First, allow me to orient you with a little bit of Mycology 101. Specifically two basic sorts of mushrooms.
The mushroom is the result of sexual reproduction. The process? Not sexy. A couple of nuclei get together in a special cell and the process cascades: nuclear fusion and meiosis — where basically the genes get sorted — and finally a spore containing the recombined genes forms. What you see in a mushroom is the launching platform for the spore. The spores of all mushrooms are born externally on specialized cells. How and where those cells are placed distinguishes two major groups of mushrooms.
In one group the cells line thin sheets, or gills. So, if you look on the underside of the cap of one of these mushrooms you see the edges of a lot of gills radiating from the center, the stalk. The common supermarket mushroom is one of these, so is matsutake.
In another group of mushrooms the cells that bear the spores form inside tubes. If you look on the underside of one of these mushrooms you will see tiny pores. These are colloquially called boletes and the most famous bolete is the Cep.
This story is about one kind of bolete.
Many boletes and other gilled mushrooms form associations with the roots of trees and other plants to share nutrients — called mycorrhizae. It’s a mutualism wherein all partners get — and give — something. Some people think that the fungus body, filaments radiating through the substratum that you never see, connect trees and mushrooms in a kind of messaging system. These are good guys.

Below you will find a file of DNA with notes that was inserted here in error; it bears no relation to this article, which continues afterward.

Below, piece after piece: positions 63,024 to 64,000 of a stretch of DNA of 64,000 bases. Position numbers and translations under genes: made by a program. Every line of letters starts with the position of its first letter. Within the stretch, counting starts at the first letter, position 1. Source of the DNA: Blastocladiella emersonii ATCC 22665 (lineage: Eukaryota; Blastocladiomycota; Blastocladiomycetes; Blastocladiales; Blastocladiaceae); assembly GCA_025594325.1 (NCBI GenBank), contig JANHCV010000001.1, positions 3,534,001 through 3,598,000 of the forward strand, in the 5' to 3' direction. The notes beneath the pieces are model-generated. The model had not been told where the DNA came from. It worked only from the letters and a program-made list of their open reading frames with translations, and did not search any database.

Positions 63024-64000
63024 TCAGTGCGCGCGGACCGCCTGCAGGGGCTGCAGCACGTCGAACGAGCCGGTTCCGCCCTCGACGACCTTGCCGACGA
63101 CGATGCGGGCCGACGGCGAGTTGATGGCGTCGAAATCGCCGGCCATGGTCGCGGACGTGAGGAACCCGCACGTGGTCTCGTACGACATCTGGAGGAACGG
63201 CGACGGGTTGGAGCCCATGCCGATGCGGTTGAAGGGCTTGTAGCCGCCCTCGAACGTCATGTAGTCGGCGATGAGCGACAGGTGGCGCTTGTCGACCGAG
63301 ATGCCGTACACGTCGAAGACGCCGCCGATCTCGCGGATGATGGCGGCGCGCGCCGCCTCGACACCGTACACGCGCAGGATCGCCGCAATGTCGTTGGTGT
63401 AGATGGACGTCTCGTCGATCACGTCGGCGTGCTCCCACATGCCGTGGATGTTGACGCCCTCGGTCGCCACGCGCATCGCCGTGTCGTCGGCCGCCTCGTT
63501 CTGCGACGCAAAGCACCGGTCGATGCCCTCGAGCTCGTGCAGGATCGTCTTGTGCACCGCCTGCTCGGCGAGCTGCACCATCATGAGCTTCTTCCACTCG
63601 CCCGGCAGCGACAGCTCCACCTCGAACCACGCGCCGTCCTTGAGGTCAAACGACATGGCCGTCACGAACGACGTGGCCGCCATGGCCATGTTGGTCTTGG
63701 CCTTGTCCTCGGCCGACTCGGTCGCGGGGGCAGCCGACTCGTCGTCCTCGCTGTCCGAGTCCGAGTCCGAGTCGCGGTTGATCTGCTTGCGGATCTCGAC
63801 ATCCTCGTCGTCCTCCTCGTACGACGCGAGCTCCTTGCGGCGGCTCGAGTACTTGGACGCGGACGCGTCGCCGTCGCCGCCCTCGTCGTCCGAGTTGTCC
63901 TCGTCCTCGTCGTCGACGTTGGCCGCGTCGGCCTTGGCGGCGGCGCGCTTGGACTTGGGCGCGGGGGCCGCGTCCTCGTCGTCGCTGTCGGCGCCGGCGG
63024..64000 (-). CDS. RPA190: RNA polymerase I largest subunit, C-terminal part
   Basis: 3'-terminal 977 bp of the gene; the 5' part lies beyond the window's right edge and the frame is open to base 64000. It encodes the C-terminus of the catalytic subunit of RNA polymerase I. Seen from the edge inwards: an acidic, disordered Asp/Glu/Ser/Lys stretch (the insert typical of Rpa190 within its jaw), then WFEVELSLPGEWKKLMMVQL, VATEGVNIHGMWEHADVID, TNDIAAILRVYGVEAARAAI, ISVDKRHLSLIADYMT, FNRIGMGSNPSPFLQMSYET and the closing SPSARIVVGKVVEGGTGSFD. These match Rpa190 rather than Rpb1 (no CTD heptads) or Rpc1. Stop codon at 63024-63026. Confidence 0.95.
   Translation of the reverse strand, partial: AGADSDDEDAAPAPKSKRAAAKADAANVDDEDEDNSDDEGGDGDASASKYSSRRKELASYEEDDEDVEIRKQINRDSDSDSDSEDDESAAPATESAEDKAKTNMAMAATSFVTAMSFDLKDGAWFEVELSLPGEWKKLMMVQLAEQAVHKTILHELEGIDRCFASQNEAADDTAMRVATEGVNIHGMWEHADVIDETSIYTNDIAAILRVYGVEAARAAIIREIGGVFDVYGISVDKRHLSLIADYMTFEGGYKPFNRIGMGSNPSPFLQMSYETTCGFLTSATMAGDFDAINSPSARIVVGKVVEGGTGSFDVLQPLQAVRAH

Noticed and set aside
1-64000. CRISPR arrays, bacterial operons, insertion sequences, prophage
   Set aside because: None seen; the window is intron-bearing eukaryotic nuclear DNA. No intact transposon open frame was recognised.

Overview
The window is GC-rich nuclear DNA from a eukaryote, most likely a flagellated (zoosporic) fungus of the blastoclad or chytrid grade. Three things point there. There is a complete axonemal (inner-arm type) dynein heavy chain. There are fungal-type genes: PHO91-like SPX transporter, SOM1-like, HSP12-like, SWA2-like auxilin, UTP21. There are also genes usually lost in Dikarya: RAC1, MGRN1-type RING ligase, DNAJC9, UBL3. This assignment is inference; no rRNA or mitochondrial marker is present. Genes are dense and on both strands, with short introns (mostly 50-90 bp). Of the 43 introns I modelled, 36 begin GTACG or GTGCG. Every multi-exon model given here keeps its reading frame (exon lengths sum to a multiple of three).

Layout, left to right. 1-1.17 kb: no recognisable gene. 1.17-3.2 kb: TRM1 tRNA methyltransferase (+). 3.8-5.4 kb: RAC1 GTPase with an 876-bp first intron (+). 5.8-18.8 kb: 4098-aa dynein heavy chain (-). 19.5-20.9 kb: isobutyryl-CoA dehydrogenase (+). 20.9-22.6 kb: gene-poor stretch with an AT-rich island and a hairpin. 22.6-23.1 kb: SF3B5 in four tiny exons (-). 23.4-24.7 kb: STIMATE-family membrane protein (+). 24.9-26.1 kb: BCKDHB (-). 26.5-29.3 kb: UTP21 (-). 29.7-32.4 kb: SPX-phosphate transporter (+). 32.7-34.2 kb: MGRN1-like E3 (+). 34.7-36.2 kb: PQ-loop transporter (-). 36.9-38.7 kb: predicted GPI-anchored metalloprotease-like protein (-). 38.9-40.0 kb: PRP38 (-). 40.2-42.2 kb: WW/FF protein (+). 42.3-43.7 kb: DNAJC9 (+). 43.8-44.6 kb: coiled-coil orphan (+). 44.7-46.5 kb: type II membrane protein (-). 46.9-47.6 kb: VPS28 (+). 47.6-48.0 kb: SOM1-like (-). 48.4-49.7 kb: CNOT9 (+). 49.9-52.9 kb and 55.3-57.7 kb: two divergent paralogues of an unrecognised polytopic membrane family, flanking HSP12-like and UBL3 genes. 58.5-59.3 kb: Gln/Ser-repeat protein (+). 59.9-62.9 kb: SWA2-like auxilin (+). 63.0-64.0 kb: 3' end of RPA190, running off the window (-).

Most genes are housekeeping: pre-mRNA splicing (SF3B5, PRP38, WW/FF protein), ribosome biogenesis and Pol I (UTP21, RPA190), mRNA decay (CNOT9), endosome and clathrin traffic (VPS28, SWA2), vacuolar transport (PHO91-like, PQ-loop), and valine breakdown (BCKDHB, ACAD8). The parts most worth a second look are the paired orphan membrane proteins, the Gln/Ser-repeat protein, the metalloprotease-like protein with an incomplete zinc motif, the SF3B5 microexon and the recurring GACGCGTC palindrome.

The ash-tree bolete — Boletinellus merulioides — is not a good guy.
At least not good for the ash trees.
Boletinellus merulioides is not mycorrhizal. It is in a symbiotic relationship with the ‘leafcurl ash aphid’ or ‘wooly ash aphid,’ Meliarhizophagus fraxinifolii. An ash pathogen.
This aphid has a complicated life, but it is inextricably tied up with several species of ash trees. Eggs, which overwinter in laid in cracks of the bark, hatch in the spring. After hatching, the aphids feed first on shoots, and then a new generation feeds on newly developing ash leaves. The leaves become distorted and ultimately form ‘pseudogalls,’ within which there is another generation of aphids. Eventually, as early as August, some of those aphids fly off and lay eggs. During summer some of the females change their behavior. They begin to feed on roots of ash trees. A new generation of males and females develops from those root-feeding aphids to complete the cycle.
But some of the root population remains in the soil all year, feeding on roots. They form a symbiotic relationship with the ash-tree bolete. The mushroom’s mycelium protects aphid by producing little knots of tissue around them. In return the honeydew produced by the aphid nourishes the bolete.
The ash ash aphid is native to North America but it has become a problem on European ash trees.